Filming back-to-back seasons was a unique opportunity for the cast of Locke & Key

Based on an acclaimed and beloved cartoon series, and after a decade of failed adaptations, Netflix’s “Locke & Key” always had incredibly high expectations to live up to. The comic, by Joe Hill and Gabriel Rodriguez, mixes Stephen King with Lovecraft, resulting in a creepy, bizarre, magical, emotional coming-of-age story.

It follows the Locke children, who move back to their ancestral home after their father’s murder and find a set of magical keys that grant special abilities such as turning into a ghost or becoming super strong. Things aren’t all fun and games; The Lockes also accidentally unleash an ancient demon bent on destroying their family, who will stop at nothing to obtain the keys.

From the start, the biggest sin the Netflix adaptation committed was drastically changing the tone of the story from more horror-centric to whimsical fantasy. The show became less Lovecraft or Stephen King and more “Harry Potter”, meaning that darker elements of the story are downplayed, gruesome deaths are kind of swept under the rug, and instead we spend more time with the characters just hanging out between attacks .

But one thing that Netflix nailed on “Locke & Key” was certainly the casting, with the actors of the Locke family, especially the children – Connor Jessup, Emilia Jones and Jackson Robert Scott – embodying the characters. This became especially true in the last two seasons, where the characters feel like they just stepped out of the comic book. After the first season of “Locke & Key” adapted about half of the comic fairly faithfully, the show quickly began mixing the source material with original ideas. There are new villains, new keys, new allies, new horrors and tears. And because seasons 2 and 3 were shot back to back, the actors were given a unique opportunity to fully embody their characters.

“It’s like a different skin”

Speaking to Collider, Jessup compared the experience of playing Joe Locke in Season 1 to “buying[ing] a new pair of jeans and it barely fits and like it’s not quite right,” while the back-to-back experience in seasons 2 and 3 was like wearing the same jeans after they’d been worn in:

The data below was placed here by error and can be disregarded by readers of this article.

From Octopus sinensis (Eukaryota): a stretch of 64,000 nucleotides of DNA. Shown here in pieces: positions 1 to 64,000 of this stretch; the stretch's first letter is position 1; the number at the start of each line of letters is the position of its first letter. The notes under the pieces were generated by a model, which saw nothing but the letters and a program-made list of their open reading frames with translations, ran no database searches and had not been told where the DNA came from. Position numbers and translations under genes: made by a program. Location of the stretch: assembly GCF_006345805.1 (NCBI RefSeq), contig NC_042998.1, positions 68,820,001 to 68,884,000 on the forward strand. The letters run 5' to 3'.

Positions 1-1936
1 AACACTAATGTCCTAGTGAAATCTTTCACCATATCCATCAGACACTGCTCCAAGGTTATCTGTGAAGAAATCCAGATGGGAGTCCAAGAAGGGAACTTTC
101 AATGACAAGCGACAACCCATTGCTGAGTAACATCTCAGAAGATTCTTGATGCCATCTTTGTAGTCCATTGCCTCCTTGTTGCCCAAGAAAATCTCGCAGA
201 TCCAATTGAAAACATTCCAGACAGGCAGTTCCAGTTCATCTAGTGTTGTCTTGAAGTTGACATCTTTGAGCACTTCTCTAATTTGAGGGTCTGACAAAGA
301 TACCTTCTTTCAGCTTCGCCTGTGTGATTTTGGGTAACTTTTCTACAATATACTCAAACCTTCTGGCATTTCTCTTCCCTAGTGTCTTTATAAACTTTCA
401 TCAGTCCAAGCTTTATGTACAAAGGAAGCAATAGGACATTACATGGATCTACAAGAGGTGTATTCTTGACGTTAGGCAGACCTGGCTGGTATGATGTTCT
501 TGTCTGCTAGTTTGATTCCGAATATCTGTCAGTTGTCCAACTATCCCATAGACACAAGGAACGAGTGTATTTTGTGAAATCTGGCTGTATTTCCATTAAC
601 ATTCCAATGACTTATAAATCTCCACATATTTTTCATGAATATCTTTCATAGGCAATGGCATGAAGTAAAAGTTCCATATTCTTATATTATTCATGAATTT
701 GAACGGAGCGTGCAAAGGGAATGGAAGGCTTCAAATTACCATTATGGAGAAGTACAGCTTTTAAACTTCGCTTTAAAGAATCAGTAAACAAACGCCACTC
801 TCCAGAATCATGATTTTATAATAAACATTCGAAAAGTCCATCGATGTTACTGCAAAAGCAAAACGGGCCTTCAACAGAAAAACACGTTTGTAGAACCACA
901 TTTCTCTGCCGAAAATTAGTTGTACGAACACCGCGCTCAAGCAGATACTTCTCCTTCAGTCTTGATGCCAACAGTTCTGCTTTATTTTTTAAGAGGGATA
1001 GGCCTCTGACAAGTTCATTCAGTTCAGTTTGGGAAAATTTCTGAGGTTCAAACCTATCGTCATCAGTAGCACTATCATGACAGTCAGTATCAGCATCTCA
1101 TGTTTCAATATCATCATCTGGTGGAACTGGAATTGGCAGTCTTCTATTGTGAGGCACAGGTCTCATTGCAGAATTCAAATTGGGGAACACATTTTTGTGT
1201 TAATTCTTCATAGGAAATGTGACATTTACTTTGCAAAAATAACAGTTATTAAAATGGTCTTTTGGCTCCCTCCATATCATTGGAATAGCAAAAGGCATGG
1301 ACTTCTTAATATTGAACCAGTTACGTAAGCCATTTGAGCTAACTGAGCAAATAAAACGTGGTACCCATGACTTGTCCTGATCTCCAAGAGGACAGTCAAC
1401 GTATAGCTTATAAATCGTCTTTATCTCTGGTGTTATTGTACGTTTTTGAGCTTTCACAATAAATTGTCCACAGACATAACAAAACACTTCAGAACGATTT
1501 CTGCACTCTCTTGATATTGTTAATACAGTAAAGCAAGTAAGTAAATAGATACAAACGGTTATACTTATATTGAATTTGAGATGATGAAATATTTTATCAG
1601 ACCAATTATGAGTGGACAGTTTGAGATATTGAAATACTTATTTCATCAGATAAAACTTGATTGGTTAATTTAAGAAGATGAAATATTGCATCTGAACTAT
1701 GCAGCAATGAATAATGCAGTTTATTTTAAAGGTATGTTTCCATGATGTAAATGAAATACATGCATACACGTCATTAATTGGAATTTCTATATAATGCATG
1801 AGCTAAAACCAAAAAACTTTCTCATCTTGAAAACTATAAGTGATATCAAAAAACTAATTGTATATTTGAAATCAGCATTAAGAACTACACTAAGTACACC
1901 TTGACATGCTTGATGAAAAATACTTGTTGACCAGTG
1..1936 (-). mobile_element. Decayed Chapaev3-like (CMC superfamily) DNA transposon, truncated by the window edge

“By the end of Season 3, especially, I felt like this character was just fleshed out. I felt like I understood him more intuitively. In Season 1, there was so much thought in every episode and every scene about, ‘Where is he now?’ What is he thinking about? What does he worry about? Where does he come from? Why does he say this? It was really present. In Season 2 and even more so in Season 3, a lot of it just felt more natural. It was just there and it was obvious, and it didn’t take a whole bunch of digging to find it.”

Stanchfield agrees that shooting back-to-back made it easier to slip into the characters’ roles “like a second skin” in the final season:

“To get to create with people that I like, both personally and professionally, I feel like you can go deeper, in a way. Nina Locke’s heart, for me, is not just something that I wear, but I found it through these people. That’s what made it special for me.”

The final season takes the characters to places beyond what the cartoon imagines, and the actors make it seem effortless, like they’ve been playing them for 10 years instead of just a handful.

“Locke & Key” is streaming on Netflix.

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